One significant risk likely to face computer maker Dell after being privatised is that enterprise customers could temporarily hold back on purchases, according to Carter Lusher, chief IT analyst at Ovum.
Earlier this week, founder Michael Dell teamed up with investment firm Silver Lake to buy Dell, the company he founded as in 1984, in a deal valued at about US$24.4 billion.
The implication of going private is that the company is planning radical changes to its strategy and product roadmap, said Lusher.
"While the company might come out of this transition stronger with a product lineup that better meets the needs of businesses and public sector organisations, there will be uncertainty as to what products and services stay, get strengthened, or get eliminated," he said.
Industry observers said Dell is looking to become a supplier of IT infrastructure for enterprises, but the organisation has the challenge of shedding its longstanding identity as a PC maker.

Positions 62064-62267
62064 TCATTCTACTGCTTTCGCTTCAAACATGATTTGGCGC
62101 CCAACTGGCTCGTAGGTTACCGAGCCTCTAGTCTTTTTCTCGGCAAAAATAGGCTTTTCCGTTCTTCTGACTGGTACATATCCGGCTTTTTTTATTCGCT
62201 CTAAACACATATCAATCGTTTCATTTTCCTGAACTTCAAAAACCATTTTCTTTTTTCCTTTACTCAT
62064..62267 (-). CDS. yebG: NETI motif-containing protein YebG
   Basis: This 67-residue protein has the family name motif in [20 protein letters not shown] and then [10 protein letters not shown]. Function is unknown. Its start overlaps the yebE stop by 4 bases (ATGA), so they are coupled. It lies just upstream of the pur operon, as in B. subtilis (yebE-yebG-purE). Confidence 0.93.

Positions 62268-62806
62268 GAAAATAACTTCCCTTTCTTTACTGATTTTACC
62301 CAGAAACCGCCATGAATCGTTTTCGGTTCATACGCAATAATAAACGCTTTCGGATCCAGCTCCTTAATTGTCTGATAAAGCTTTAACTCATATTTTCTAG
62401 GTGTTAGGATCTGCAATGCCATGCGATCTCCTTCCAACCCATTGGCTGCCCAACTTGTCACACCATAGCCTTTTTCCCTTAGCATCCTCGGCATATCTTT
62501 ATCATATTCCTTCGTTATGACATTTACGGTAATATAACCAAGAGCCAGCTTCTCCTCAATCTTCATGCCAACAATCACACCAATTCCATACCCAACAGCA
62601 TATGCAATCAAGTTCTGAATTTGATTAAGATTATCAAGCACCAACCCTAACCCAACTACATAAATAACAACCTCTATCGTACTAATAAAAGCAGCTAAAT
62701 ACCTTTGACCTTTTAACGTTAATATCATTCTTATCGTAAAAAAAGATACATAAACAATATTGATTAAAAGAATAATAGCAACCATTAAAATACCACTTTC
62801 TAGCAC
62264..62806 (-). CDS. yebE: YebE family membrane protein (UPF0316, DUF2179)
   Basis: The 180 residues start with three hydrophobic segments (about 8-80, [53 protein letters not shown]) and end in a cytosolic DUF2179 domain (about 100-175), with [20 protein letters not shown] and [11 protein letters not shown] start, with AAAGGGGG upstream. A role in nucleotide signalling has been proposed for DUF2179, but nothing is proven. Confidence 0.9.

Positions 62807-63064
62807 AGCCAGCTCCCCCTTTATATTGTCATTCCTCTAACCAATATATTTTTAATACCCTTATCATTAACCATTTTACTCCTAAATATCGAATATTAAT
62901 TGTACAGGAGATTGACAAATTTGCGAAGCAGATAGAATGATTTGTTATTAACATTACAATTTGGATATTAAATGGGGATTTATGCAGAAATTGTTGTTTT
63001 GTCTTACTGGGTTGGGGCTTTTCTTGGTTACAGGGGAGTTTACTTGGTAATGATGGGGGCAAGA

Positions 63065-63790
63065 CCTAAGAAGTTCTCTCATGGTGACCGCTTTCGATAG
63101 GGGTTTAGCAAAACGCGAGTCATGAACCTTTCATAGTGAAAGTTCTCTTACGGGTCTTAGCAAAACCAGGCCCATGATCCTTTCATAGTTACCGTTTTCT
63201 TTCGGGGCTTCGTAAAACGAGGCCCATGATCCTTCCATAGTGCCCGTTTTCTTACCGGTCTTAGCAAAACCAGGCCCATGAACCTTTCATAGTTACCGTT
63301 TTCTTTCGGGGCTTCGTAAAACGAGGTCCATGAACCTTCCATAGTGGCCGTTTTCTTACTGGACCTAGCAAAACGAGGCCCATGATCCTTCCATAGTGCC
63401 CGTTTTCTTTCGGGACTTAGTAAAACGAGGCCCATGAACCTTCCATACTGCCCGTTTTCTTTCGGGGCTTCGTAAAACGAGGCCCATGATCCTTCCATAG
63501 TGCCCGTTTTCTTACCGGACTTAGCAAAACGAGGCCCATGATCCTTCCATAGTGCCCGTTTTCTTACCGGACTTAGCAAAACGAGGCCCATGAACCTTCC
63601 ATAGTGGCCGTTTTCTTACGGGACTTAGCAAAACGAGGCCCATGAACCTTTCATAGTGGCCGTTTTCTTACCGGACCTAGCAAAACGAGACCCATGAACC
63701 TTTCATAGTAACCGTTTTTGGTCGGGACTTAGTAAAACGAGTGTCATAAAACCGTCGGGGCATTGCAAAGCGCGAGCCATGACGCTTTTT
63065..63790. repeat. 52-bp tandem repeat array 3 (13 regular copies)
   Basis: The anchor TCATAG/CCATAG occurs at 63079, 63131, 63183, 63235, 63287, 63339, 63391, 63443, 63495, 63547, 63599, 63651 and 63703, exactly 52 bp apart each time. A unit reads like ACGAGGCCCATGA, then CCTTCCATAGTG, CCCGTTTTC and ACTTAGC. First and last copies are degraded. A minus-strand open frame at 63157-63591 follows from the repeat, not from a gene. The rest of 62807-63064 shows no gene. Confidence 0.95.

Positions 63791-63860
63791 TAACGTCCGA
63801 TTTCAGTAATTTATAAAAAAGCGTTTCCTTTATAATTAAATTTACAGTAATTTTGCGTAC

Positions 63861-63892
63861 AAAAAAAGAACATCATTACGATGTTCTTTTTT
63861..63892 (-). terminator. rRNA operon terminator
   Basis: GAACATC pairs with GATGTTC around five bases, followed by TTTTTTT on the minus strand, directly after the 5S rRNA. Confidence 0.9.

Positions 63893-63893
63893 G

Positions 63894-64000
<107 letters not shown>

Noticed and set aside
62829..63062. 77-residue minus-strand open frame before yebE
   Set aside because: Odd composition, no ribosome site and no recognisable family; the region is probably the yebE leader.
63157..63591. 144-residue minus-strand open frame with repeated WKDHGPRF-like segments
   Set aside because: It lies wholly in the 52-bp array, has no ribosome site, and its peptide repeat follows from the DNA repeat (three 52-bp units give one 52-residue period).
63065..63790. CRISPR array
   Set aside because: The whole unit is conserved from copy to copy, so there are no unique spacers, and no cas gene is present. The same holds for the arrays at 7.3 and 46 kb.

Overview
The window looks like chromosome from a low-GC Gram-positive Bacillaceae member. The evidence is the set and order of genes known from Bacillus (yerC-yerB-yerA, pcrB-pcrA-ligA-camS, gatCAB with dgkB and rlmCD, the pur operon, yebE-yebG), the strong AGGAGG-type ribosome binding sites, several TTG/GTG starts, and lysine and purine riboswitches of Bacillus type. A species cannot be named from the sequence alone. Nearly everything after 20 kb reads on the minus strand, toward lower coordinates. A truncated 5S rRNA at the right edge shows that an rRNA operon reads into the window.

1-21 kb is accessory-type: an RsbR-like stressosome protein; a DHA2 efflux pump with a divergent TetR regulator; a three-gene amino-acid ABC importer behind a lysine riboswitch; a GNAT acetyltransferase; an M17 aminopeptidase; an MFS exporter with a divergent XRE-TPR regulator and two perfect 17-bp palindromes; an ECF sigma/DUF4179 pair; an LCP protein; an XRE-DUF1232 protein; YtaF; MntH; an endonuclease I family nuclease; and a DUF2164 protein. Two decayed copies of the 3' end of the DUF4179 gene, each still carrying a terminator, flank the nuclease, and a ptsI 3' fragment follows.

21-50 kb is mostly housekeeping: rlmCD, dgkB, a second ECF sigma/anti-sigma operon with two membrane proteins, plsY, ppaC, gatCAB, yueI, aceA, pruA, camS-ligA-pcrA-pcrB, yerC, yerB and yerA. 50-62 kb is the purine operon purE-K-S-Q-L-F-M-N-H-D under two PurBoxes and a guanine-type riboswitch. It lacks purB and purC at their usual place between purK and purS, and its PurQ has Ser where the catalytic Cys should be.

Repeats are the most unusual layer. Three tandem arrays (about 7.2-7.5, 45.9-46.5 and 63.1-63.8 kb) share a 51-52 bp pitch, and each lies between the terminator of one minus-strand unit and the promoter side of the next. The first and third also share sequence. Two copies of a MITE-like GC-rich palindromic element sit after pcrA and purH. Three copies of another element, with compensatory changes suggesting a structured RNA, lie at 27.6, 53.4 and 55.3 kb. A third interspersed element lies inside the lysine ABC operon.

Another issue for Dell is how the Dell Services arm, built on the Perot acquisition, shares its financials for the due diligence phase on large, multi-year IT services deals, said Lusher.
"Ovum sees effective communication to prospects and customers about Dell's strategy and product roadmap as a, if not the, critical success factor to get through the transition. While this might sound simple it is not," said Lusher.
"Ovum recommends that CIOs need to assess the risk to their infrastructure and put into place plans should Dell's radical hardware, software, and services shifts require changes to procurement plans," added Lusher.
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